The Brazilian is preparing to bring the fight over ethanol tariffs to the World Trade Organization’s doorstep. Currently there is a 54 cent tariff on the importation of ethanol into the United States, and Roberto Azevedo, Brazil’s WTO ambassador, said there was a “strong possibility” that the country would formally file a complaint to the WTO in September. Advocates of the tariff suggest that it will protect American farmers and considers ethanol outside the WTO’s jurisdiction.

The ethanol tariff is a blatant violation of free trade principles and does nothing to reduce America’s dependency on foreign oil. After all, if the U.S. wanted to import less oil from OPEC and hostile regimes, wouldn’t it make sense to import as much ethanol as possible, especially in a time where the U.S. is promoting the use of clean energy?

Renewable fuels, and particularly corn-ethanol, have long enjoyed preferential treatment from the federal government here at home. This includes a tax credit worth $0.51 per gallon. In addition, tariffs discourage imports of ethanol, including potentially cheaper sugar cane–based ethanol from Brazil.

Yet the ethanol industry still wanted more, and Congress, concerned about high gas prices, global warming, and domestic energy production, enacted a mandate. The 2005 energy bill contained the first-ever requirement that renewable fuels be mixed into the gasoline supply. The 2007 energy bill increased the mandate substantially. The U.S is now committed to using 9 billion gallons in 2008, rising to 36 billion by 2022.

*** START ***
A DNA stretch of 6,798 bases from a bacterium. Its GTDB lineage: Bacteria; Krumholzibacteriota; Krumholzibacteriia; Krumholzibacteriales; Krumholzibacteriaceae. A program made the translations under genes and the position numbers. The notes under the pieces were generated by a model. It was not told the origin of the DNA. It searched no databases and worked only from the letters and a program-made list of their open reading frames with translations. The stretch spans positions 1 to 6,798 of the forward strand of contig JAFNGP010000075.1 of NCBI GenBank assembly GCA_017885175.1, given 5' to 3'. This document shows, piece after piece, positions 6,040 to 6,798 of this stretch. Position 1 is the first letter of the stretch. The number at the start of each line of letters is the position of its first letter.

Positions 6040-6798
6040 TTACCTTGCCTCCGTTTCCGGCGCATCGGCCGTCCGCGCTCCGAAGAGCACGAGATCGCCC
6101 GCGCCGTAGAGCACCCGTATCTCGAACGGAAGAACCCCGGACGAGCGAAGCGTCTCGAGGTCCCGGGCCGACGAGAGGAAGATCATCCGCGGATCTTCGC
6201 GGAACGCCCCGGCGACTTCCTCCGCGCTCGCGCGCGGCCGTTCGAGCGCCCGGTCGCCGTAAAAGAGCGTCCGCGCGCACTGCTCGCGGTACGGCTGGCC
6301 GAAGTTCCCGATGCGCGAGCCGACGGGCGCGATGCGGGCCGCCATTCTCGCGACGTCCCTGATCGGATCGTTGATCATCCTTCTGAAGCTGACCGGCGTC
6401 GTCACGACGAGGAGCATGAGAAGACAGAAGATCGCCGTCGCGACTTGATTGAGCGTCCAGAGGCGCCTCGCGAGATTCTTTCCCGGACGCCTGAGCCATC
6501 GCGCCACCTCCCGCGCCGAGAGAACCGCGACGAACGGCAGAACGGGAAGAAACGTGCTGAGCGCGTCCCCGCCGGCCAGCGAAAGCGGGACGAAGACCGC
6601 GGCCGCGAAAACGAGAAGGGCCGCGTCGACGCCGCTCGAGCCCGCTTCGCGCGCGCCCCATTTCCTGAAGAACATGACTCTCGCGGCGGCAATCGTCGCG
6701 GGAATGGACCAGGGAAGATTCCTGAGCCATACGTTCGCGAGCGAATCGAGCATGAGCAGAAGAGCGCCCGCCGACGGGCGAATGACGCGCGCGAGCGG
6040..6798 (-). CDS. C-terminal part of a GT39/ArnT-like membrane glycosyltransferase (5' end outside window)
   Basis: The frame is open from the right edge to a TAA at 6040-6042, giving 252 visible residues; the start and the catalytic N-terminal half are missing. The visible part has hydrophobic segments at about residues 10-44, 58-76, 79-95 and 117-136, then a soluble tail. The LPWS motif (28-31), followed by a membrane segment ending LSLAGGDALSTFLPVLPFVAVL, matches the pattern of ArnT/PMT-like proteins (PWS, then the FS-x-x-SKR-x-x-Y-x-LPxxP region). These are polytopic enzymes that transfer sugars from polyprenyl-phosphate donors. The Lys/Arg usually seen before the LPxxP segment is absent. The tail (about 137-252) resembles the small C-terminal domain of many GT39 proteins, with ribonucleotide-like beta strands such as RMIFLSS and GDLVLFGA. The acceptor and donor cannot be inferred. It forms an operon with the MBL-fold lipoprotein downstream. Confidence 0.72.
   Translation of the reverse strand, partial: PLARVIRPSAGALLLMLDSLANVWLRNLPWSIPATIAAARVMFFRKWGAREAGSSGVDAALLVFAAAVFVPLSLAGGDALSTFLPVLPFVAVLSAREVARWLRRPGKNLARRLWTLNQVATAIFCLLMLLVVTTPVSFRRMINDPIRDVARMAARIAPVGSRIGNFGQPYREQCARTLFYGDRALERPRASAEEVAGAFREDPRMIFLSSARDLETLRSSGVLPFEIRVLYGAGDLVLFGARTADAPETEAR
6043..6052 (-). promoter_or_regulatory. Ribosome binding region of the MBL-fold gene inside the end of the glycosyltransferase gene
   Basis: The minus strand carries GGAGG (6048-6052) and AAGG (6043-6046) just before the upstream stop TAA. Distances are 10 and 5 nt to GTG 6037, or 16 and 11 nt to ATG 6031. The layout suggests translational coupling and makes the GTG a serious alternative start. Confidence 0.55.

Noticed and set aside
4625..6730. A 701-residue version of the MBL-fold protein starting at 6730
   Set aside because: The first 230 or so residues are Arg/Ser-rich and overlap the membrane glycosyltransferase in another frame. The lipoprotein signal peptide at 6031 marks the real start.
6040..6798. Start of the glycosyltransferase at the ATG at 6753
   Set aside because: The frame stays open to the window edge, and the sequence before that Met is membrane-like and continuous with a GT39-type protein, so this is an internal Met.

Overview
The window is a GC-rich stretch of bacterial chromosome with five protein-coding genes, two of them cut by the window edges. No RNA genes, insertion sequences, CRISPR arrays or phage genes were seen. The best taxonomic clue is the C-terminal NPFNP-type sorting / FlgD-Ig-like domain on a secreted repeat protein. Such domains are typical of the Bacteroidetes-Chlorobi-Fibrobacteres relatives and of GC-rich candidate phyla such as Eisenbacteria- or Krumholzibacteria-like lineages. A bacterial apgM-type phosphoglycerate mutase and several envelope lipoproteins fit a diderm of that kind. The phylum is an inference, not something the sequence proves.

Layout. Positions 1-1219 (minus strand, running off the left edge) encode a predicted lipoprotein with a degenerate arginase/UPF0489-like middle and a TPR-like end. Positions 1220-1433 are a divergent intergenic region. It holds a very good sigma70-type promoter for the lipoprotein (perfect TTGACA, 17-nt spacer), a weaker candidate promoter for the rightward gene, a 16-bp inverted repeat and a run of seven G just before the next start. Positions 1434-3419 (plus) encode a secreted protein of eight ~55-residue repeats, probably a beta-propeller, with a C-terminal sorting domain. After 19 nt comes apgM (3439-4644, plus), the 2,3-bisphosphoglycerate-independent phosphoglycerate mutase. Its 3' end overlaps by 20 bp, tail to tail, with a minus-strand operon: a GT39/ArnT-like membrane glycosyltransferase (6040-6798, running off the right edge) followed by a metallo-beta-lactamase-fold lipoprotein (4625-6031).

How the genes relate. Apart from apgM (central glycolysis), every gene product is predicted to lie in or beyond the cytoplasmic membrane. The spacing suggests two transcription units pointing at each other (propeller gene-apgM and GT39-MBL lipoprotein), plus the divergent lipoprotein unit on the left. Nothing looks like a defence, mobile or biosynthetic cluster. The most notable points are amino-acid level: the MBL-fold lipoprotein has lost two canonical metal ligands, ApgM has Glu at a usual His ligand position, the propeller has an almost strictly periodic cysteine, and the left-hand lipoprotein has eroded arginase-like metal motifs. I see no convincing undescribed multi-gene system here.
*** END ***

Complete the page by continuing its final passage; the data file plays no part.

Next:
Now that food prices have risen dramatically, there is bipartisan consent, along with statements from environmental and global hunger groups, that the ethanol mandate has been disastrous. To make matters worse, Brazilian ethanol is cheaper, cleaner, and more energy efficient since it’s produced from sugar.

Furthermore, in his speech at The Heritage Foundation, Dr. Ray Walser said that lifting the ethanol tariff would have a catalytic effect on U.S.-Brazil relations:

This positive move could also encourage Brazilians and oth­ers to invest in more research in promising second-generation biofuels such as cellulosic ethanol. Also, working with Brazil to revitalize the Doha Round of global free trade talks will strengthen our hand and forge a stronger U.S.–Brazil partnership.”